The offering of 35,784 bales was met with thin support on the better style and measured lots, however as the week progressed, the unfavourable currency exchange movement coupled with a growing percentage of lots affected by the poor seasonal conditions was too much for the trade to handle.
The pass in rate of 16.7% coupled with the 8.6% withdrawn bales reflected the sellers sentiment as the decline in the EMI since achieving a new high in mid-August measures 262c or 12%.
Merino Fleece opened with hopeful aspirations, clinging onto last week’s positive close, however by the end of the first days selling, some gaps were appearing in the market.
The market on Thursday battled with a rising AUD against the USD which resulted in further falls. By closing, the falls in the Merino MPG’s totalled 14-29c.
Skirtings bucked the negative fleece trend and posted solid gains in the low VM lots, which in some cases were costing more than their fleece equivalents.
Crossbreds in Sydney were a mixed bag with the coarser MPG’s coming under pressure, and the poorly prepared, unskirted and unclassed lots taking the largest hit.
Cardings were still struggling to find a level falling between 40-100c across the three selling centres, whilst the crossbred cardings seem to have found some sort of level.
Forward Price Report from Michael Avery (Southern Aurora Wool): The week began with futures bid steadily on the back of market sentiment that a rally off the lows created over the last three weeks would follow.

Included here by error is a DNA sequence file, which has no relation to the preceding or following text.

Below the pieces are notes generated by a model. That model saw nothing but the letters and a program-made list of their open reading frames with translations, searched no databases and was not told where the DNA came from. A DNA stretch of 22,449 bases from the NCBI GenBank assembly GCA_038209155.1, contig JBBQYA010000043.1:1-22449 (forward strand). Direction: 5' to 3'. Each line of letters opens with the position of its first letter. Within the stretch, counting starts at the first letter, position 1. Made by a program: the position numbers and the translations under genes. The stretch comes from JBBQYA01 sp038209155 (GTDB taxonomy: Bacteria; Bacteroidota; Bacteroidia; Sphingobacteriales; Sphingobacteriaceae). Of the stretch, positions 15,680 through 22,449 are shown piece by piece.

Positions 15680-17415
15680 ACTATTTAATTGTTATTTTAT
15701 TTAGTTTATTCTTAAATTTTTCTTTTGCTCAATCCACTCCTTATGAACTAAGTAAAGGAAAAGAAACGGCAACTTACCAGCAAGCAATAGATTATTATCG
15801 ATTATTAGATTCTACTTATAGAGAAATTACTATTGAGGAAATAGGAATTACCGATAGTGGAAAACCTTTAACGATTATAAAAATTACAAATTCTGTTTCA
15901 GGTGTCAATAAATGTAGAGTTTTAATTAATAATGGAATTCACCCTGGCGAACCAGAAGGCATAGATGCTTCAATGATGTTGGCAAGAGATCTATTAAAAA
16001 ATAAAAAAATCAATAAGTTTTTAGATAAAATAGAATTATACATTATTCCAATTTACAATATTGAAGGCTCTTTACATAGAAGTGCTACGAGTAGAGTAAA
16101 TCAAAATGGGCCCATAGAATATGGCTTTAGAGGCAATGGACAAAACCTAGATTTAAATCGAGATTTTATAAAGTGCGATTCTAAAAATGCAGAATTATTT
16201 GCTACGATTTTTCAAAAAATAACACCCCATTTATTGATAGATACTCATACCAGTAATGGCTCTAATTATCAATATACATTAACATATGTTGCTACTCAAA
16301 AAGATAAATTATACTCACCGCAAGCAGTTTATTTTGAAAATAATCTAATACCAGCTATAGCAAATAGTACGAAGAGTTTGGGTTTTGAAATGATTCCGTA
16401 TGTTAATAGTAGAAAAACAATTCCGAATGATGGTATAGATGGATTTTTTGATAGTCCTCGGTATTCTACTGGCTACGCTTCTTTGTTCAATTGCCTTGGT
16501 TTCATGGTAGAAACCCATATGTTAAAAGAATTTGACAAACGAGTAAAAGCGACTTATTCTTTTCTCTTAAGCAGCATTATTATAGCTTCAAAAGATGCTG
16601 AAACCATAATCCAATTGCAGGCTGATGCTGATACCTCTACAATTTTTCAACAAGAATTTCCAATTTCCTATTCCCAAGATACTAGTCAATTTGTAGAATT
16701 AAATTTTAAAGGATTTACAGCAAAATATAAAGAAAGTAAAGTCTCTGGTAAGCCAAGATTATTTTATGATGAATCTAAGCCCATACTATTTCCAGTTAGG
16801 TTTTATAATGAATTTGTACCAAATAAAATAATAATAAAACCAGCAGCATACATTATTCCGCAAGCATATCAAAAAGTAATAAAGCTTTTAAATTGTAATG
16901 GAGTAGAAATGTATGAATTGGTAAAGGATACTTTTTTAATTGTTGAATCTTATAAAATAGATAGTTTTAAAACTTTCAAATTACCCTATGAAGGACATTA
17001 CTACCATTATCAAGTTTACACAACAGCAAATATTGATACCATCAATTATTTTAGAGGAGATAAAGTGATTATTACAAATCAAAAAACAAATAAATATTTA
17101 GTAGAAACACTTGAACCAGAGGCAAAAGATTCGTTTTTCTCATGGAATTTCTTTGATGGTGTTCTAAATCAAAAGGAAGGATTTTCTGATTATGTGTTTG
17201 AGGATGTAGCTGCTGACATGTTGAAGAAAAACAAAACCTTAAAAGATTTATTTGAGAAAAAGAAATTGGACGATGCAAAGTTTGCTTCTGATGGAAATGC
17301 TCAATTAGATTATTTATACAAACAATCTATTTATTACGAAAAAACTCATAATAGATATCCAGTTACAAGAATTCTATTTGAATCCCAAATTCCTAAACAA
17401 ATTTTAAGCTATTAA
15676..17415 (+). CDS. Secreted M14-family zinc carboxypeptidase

Sellers failed to capitalise with only 10t traded into next autumn. The spot auction stabilised Wednesday but with little follow through from off shore continued its downward slide.
Processors continued to hold back buying with reduced confidence that consumers will be willing to absorb these price levels into the future.
Uncertainty is the key factor driving the market down overriding the tight supply. Passed in rates continued to rise with 20% of the fleece passed.
Interestingly this time last year with prices 300 to 500 cents below current levels only 1.5% was passed.
Trying to predict the market with so many unknowns is fraught with danger. A forward strategy should contain elements that delivery a degree of price certainty and enable a grower to be a price maker for a portion of their production and not always a price taker.
Better pricing points along the forward curve with resultant improved liquidity will enable the risk to be better distributed along the wool pipeline.
The end result would be lower volatility, better market signals and the potential of improved growth of other risk tools such as guaranteed minimum price contracts (put options).
Trading levels are projected to be a bit lower next week but still above the 2000 cent level for 21.0 for the most part of next year.
Commentary: The Australian Wool Testing monthly comparisons of total weight for October 2018 compared with the same period last season show that there was 5.9% less wool tested this October than last year.
The progressive comparison of total weight for July 2018 to October 2018 compared with the same period last season revealed a 9.7% reduction in wool tested year on year.
AWTA Ltd has tested 107.2 mkg this season compared with 118.8 mkg for the equivalent period last season. Sales through Auction are down 94,553 bales or 14.6% year on year and as the spring season shuts off across the eastern seaboard, I would suggest this will be closer to 20% in the New Year, which must be top of mind for our processors.
-Marty Moses, Moses & Son